There is hope, even when your brain tells you there isn’t

Turtles All the Way Down by John Green

“Turtles all the way down” by John Green

“This book is certainly not about the turtles,” is something that the writer would love to let anyone who desires to pick this book up know. Turtles all the way Down is yet another young adult fiction authored by John Green in 2017 after his gargantuan bestseller “The Fault In our Stars” John Michael Green is an American author and philanthropist, born on August 24, 1977, in Indianapolis, Indiana. However, he was brought up in Orlando, Florida. He had done his schooling at a boarding school in Alabama and later attended Kenyon College and graduated with a double major in English and religious studies in 2000. By far he has authored 8 books, all being young adult fiction with “The Fault in our Stars”, being a highly prominent title. Some of his titles including Turtles All The Way Down and The Fault in Our Stars have been adapted into movies as well.

About the Novel

Just like Green, the protagonist of the novel Aza Holmes, a 16-year-old American high school student hailed from and settled in Indianapolis. Aza suffers from both obsessive-compulsive disorder and anxiety, with these disorders debilitating her in effectively carrying out her daily activities. Her OCD is manifested in her behavioural tendencies to tear open any possible wounds intrusively in her body due to her fear of bacterial invasion, especially C-diff. She finds herself engaging in morbid and repetitive thoughts about how this bacterial invasion would mess up her physiology and would eventually kill her. To deal with these obsessive thoughts, she cuts open a callus in her finger, cleans it with sanitiser and closes it completely with a band-aid, many times a day.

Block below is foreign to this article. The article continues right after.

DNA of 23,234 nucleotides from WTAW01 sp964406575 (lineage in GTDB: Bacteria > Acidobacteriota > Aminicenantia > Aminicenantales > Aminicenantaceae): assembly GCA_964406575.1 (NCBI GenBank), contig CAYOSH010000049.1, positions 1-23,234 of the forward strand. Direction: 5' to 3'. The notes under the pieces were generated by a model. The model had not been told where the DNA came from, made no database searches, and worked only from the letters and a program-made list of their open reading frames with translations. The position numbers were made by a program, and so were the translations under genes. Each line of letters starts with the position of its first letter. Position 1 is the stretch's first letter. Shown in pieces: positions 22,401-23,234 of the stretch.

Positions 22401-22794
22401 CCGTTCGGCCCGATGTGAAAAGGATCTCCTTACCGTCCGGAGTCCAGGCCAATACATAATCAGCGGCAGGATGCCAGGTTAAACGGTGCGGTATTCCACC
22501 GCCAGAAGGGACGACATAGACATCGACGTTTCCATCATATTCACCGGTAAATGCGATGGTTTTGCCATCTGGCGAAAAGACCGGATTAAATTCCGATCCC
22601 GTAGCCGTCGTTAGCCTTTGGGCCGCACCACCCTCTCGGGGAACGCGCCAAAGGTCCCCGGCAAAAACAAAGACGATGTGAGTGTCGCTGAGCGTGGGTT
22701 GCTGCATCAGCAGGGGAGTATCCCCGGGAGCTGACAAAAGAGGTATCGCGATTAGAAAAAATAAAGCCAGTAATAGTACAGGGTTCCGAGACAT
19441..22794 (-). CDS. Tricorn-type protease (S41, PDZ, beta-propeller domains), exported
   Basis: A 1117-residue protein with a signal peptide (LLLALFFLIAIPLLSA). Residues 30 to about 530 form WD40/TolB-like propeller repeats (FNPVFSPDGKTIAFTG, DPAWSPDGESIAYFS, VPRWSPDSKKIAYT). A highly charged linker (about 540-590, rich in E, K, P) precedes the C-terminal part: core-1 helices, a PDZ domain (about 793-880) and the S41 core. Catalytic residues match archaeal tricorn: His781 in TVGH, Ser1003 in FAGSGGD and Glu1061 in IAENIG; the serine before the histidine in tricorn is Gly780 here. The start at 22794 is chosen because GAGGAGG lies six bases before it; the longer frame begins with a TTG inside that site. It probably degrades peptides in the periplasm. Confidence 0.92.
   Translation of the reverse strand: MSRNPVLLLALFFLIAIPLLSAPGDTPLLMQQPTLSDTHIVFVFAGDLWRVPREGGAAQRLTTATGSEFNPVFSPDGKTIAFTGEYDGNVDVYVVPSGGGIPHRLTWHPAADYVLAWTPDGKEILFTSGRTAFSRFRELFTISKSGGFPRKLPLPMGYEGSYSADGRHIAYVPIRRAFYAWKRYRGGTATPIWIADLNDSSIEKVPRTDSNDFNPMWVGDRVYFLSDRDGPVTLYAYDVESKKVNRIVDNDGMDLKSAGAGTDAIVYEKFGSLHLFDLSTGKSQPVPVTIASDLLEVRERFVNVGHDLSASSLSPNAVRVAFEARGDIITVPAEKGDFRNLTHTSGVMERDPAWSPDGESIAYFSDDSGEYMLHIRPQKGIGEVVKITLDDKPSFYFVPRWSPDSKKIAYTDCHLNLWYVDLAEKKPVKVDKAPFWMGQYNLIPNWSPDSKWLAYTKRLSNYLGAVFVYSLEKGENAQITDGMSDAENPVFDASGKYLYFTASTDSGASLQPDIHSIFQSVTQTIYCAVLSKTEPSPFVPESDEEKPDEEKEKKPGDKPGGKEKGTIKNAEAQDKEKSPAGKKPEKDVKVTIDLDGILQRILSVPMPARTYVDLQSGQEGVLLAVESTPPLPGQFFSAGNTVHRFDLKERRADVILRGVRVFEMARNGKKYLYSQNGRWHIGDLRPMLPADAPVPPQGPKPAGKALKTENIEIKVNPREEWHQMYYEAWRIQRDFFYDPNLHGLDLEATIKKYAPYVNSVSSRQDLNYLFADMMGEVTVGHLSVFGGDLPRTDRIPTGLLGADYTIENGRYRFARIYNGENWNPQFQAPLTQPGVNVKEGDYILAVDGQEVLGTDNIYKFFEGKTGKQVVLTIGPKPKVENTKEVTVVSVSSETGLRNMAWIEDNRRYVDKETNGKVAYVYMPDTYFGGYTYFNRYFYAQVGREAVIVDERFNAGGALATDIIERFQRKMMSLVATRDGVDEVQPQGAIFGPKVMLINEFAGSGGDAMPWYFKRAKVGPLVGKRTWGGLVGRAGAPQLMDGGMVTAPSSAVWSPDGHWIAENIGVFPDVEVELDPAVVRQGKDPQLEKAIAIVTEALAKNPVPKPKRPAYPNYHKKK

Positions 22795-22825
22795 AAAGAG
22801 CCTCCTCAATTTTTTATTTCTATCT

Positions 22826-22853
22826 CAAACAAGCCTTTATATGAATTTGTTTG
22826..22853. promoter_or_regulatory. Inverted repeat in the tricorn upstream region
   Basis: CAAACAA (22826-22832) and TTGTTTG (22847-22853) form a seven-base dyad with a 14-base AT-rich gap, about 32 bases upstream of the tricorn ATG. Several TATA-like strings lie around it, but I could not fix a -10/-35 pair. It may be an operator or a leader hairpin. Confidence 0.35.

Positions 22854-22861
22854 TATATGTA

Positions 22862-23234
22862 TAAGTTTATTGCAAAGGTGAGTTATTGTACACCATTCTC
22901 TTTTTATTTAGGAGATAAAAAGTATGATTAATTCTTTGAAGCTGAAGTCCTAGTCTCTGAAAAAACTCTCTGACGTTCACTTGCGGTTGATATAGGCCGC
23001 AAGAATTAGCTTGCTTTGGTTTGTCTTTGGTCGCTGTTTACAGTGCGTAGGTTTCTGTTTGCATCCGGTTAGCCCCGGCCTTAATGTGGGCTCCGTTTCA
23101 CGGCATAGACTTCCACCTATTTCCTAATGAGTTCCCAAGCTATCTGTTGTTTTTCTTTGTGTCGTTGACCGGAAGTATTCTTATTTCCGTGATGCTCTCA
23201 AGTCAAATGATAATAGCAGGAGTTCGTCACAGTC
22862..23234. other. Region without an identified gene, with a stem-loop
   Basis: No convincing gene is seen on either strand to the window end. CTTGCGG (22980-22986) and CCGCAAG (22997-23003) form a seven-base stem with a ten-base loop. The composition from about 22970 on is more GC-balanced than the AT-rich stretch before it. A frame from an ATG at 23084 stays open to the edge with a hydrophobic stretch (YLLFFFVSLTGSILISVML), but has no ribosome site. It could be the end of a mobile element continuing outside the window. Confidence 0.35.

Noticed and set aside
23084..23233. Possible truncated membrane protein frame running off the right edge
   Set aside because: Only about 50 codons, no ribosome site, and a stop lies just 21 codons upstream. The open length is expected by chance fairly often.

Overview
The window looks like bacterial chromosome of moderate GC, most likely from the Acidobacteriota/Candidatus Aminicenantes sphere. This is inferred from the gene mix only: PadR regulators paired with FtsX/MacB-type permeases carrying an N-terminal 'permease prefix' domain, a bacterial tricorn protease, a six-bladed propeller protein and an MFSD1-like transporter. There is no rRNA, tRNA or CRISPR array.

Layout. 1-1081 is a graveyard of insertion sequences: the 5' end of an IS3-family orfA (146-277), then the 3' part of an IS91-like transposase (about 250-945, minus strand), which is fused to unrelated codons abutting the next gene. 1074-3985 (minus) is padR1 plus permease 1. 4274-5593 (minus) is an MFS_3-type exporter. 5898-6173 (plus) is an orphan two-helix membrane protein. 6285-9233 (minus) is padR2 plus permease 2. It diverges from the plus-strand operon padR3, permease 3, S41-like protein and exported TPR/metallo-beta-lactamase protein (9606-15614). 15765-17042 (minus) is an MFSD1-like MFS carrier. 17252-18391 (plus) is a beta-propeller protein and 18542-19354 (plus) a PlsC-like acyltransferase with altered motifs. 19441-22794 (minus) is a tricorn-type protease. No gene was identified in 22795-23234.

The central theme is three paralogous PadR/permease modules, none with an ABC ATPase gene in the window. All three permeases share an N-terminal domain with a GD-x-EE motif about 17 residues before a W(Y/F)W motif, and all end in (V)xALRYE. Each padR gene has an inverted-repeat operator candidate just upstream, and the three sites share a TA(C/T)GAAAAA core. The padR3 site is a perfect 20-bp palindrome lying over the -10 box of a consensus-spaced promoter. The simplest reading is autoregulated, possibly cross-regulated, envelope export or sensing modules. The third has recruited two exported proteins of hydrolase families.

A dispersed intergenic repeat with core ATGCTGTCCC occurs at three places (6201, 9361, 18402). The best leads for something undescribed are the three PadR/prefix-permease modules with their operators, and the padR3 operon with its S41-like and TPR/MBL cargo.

The plot receives a kick start when during one lunch break, Aza and her close friends Daisy Ramirez and Mychal Turner discover the disappearance of a local billionaire Russell Davis Pickett. He had fled the place to avoid being arrested for fraud and bribery regarding a sewer project. Daisy, now wants Aza to contact Sr. Pickett’s son, Davis, whom the latter knew when she was young, to get more information about the disappearance of his father. This information, Daisy believed, would help them to solve this mystery and earn the $100,000 that was promised for the solvers. Aza later complies with Daisy’s needs and they visit Davis and receive some important details about the missing. Davis and Aza tend to form a connection after this meeting which she tends to cherish as one of the most pivotal aspects of her life and their journey continues to a rather neutral conclusion.

This fictional read’s take on obsessive-compulsive disorder and anxiety is what makes it a must-read. Green, himself being a diagnosed patient of OCD, has produced an almost perfect depiction of how debilitating extreme levels of OCD can be, especially in daily life, through the protagonist. The readers would often find themselves inside Aza’s head swirling along with her unsteady cognition. Aza finds herself in a pool of thoughts every time she comes close to Davis and kisses him. She fears and visualizes the exchange of bacteria and germs even at such subtle moments of her life. In multiple instances in the book, she is also found to spiral into panic attacks following which she is found to consume gulps of hand sanitisers, in the sudden fear of C-diff bacteria. She also finds it quite hard to maintain a stable relationship with her friend Daisy and spins into one of her panic attack episodes after she finds Daisy had frowned upon her behaviour and her anxiety through a fan fiction writeup she authored. All these instances not only depict how these disorders can weaken an individual but also often be a threat to a healthy life.